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Measuring the Economy 2

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Summary Inflation

Things cost more today than they used to. In the 1920's, a loaf of bread cost about a nickel. Today it costs more than $1.50. In general, over the past 300 years in the United States the overall level of prices has risen from year to year. This phenomenon of rising prices is called inflation.

While small changes in the price level from year to year may not be that noticeable, over time, these small changes add up, leading to big effects. Over the past 70 years, the average rate of inflation in the United States from year to year has been a bit under 5 percent. This small year-to-year inflation level has led to a 30-fold increase in the overall price during that same period.

Inflation plays an important role in the macroeconomic economy by changing the value of a dollar across time. This section on inflation will deal with three important aspects of inflation. First, it will cover how to calculate inflation. Second, it will cover the effects of inflation calculations using the CPI and GDP measures. Third, it will introduce the effects of inflation.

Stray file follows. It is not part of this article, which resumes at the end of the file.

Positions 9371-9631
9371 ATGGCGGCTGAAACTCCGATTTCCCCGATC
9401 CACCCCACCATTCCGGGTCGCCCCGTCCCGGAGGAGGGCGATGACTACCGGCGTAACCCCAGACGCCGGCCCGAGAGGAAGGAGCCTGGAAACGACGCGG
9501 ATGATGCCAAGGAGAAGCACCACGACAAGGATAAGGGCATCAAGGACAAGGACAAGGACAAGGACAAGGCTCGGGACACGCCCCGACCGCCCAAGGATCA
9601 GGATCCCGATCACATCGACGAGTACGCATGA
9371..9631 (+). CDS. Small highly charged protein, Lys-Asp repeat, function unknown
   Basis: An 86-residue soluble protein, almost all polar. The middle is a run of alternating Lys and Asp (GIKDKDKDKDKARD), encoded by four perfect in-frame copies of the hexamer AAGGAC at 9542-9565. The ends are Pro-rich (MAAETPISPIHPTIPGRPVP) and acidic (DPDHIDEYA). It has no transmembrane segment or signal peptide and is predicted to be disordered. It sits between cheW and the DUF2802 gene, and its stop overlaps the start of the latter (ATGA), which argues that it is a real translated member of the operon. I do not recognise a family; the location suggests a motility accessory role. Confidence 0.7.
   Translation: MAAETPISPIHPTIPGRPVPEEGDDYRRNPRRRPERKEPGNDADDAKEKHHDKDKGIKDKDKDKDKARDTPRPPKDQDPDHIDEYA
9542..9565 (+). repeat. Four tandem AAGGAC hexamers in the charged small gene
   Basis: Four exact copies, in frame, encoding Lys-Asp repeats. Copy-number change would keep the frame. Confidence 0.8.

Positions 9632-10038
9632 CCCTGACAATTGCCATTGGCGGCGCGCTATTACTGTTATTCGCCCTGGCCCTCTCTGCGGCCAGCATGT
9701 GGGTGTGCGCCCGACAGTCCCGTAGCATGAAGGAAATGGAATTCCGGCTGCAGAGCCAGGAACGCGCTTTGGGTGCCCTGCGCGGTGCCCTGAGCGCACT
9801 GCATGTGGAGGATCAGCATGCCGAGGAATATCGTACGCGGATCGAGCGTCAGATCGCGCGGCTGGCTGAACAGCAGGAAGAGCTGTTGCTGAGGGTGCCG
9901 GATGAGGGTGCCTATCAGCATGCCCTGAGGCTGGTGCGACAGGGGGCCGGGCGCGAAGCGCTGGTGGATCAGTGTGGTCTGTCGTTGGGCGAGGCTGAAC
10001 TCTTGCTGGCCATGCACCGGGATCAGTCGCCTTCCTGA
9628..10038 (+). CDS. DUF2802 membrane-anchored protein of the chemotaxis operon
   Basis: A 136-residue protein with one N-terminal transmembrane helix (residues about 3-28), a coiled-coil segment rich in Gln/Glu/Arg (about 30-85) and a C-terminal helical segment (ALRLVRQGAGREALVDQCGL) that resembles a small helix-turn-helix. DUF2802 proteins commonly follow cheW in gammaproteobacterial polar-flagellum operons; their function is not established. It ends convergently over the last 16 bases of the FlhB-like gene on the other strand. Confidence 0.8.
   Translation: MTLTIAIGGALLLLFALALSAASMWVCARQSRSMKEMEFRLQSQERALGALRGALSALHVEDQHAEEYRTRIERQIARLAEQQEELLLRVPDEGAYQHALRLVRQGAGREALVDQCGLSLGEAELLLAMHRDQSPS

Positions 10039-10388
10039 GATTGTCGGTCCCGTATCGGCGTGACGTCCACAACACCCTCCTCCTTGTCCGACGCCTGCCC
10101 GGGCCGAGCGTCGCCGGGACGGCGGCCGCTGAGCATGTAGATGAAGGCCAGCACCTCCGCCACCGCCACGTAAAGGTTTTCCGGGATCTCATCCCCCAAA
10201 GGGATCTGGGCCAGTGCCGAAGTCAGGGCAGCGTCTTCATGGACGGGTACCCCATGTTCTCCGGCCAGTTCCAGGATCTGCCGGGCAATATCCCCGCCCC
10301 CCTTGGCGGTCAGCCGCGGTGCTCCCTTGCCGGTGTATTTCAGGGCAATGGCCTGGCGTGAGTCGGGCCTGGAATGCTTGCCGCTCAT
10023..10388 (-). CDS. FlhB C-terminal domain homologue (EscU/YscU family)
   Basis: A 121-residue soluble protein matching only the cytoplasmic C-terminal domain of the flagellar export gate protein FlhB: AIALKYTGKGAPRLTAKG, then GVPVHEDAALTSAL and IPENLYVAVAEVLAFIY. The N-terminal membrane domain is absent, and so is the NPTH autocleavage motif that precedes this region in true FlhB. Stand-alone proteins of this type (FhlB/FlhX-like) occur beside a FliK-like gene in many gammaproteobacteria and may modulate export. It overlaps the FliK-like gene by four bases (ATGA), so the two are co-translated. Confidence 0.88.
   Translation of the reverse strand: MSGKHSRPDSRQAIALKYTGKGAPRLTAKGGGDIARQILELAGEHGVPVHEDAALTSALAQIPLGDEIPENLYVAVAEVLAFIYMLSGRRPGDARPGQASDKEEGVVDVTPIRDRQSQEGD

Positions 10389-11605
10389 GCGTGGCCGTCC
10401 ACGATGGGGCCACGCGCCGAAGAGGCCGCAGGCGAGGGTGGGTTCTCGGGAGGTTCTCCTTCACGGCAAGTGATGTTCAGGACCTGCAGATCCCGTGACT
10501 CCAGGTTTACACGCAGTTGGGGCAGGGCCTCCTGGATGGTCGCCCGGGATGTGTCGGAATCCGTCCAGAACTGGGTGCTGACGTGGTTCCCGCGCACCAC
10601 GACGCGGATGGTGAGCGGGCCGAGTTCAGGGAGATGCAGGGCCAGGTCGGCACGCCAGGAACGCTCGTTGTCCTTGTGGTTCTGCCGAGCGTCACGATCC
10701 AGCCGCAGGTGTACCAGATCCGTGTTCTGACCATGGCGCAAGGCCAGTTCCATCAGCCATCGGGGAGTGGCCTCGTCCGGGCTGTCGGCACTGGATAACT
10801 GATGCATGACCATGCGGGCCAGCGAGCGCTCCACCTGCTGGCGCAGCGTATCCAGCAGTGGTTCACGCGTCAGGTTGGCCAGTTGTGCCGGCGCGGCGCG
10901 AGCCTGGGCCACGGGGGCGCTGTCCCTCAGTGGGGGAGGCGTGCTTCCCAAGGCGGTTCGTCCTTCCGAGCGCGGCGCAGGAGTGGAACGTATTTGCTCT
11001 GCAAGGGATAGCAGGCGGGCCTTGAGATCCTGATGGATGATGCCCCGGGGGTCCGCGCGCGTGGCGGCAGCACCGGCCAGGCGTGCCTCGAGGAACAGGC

Calculating inflation

Inflation is the change in the price level from one year to the next. The change in inflation can be calculated by using whatever price index is most applicable to the given situation. The two most common price indices used in calculating inflation are CPI and the GDP deflator. Know, though, that the inflation rates derived from different price indices will themselves be different.

Calculating Inflation Using CPI

The price level most commonly used in the United States is the CPI, or consumer price index. Thus, the simplest and most common method of calculating inflation is to calculate the percentage change in the CPI from one year to the next. The CPI is calculated using a fixed basket of goods and services; the percentage change in the CPI therefore tells how much more or less expensive the fixed basket of goods and services in the CPI is from one year to the next. The percentage change in the CPI is also known as the percentage change in the price level or as the inflation rate.

Fortunately, once the CPI has been calculated, the percentage change in the price level is very easy to find. Let us look at the following example of "Country B."

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